Chapter Five (working title: THE TSARITSA’S GIFT)

Chapter Five


Diogenes drank his watered kvass and stared gloomily at the few remaining merchants in the taberna. No one, it seemed, was hiring. Despite his seventeen years and scant beard, Diogenes was a good tracker. A superior deliver-of-goods. And an excellent woodsman, never once losing his way. Possibly he was the best woodsman of his age, and he made this assessment while he was solidly sober. Not that Diogenes was given to strong drink; he considered it a waste of good coin, especially now that he was down to only two copper pieces.

The last of his silver, he’d lain out for others to drink yesterday, hoping one of them would know of a wealthy city dweller in need of someone to carry goods or a message through the vast forests to the north or south. He was their man, he’d said again and again, his smile muscles aching from grinning and greeting, grinning and greeting. For three days now, he’d hailed every trader who’d crossed the transom, with nothing to show for it but an empty wallet and an emptier belly.

The alewife was giving him dark looks after having been repeatedly rebuffed in her attempts to convince him to buy or be gone. When her sons, strapping lads, returned this evening, he would probably have to depart. He was in no condition to bash heads, and besides, doing so would earn him a ban on returning, and this taberna was the foremost place to see and be seen by those needing the transportation of goods.

The alewife’s tiny daughter was pulling silly faces at him instead of giving him dark looks. He spared her a smile despite his aching smile muscles. She had an impudent innocence that put him in mind of a younger sister he hadn’t seen in three years and hadn’t realized, until now, he missed. His sister Darya’s habit had been to stick her tongue out at him rather than smile, and Diogenes suspected this little maid stuck her tongue out at brothers and rogues alike. His sister had invented a face she called “the mad stag,” whereby she stuck her thumbs in her ears, waggled her remaining fingers overhead, and rolled her eyes as far back as she was able while her tongue lolled to one side. It never failed to get a laugh out of him. Perhaps he would teach it to the alewife’s daughter.

The alewife, a twig broom in hand, swooped by and swept crossly under his table.

Or perhaps it was time to depart. There were other tabernae where he could find work. Unpleasant work such as standing duty as a night guard or digging furrows into milord’s untilled soil, but starving was even less pleasant than undertaking disagreeable work.

He sipped the last of the watered kvass. Probably it had been foolish to water it down; city water was notoriously unwholesome. Give him an icy stream tripping down from its glacial origins any day. Still, his mother had always insisted her kvass could cure any stomach ills. Hopefully the alewife of this taberna could boast as much. He would know soon enough.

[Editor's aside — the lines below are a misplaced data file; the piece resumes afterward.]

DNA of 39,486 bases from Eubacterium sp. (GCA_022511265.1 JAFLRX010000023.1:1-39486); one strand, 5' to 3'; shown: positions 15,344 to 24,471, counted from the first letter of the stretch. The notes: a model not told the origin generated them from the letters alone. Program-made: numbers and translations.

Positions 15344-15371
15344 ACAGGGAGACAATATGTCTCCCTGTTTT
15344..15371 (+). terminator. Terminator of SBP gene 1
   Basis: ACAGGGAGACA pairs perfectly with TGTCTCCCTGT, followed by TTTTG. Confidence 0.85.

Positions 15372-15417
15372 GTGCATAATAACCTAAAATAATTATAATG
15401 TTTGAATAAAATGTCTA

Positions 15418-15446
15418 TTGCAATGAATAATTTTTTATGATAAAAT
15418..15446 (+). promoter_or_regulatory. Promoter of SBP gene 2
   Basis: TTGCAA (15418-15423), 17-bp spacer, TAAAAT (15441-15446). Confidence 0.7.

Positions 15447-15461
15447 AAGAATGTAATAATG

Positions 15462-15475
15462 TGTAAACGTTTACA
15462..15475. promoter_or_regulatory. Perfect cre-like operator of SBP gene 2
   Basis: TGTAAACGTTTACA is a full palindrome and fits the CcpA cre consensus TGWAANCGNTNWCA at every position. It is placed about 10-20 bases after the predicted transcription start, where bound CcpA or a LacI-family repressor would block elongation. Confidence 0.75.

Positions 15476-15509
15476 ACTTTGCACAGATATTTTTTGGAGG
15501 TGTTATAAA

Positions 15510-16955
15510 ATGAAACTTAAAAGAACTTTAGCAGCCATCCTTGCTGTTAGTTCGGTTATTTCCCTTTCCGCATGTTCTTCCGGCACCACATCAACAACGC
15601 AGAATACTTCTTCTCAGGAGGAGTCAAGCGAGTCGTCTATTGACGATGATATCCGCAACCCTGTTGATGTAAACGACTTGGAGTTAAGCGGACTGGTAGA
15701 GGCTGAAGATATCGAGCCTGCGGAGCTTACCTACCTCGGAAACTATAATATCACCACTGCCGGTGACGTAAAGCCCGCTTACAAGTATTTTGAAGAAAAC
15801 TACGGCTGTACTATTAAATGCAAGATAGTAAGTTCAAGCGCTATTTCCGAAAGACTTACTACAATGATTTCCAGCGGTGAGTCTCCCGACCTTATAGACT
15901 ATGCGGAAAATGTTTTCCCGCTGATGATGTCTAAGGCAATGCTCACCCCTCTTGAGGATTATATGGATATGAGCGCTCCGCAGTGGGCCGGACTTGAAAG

Gazing regretfully at the empty mug, and even more regretfully at the scowling alewife, he rose. It was time to seek work of lesser appeal. Perhaps in a week’s time, he might return here and things would have picked up. Or perhaps not. Winter was coming, a time when most merchants wouldn’t risk transporting goods through the hinterlands, however knowledgeable Diogenes could boast himself concerning those hinterlands.

He rose and pulled one of his last two copper coins from his purse, depositing it on the table for the alewife. She was someone’s mother, after all. He was on the point of departing when he paused, muttered an oath, and pulled the second coin from his purse. This, he set it down on the table beside the first coin. Of what use would a single copper coin be to him? And he had sat at her table all the live-long day.

She observed the coins and her scowl retreated somewhat.

“Come try again next week,” she murmured as he passed her.

Just then a pair of men blustered into the taberna. They looked about the room before heading straight for him. They were finely dressed. As fine as the Tsar’s officers of the watch. Were they the tsar’s officers? Was he under suspicion for something? He’d done nothing. Keeping his eyes down, he attempted to shift past them.

“You there,” cried the taller of the two.

“We want no trouble here,” murmured the alewife.

Diogenes paused, assessing how far he was likely to get if he ran for it.

“We seek the tracker Diogenes,” said the tall man. “A young woodsman who can reputedly find his way through any forest.”

Diogenes drew himself upright, engaging his aching facial muscles in a brief smile. “My good masters,” he said politely, “you have found me. How may I serve you?”

The well-dressed men looked at one another. The shorter of the two spoke.

“Our lord requires a woodsman who can deliver a woman back to her kinsfolk at a distance of many leagues.”

“I see.” Now Diogenes had to prevent himself from smiling. “Well, I am your man, so long as your lord understands that such an undertaking will not come cheaply at this time of year.”

Diogenes listed the things he would require beyond good pay (a horse and cart that might be converted to a sledge with runners; foodstuffs; furs for the lady, and so on.)

“It might not snow,” said the taller man, evidently taking issue with the sledge runners Diogenes wanted.

“I will not undertake the journey if your lord is too miserly to provide runners for sledding,” Diogenes replied, even though he would have, rather than lose the work.

At length a price was agreed upon and the sledge runners promised. Diogenes accompanied the two men to the estate of Duke Bartholomes where he was introduced not to the duke (which was fine by Diogenes) but rather to his horse, his sledge-cart, and the woman he had agreed to transport: the princess Astrid of Viklond.

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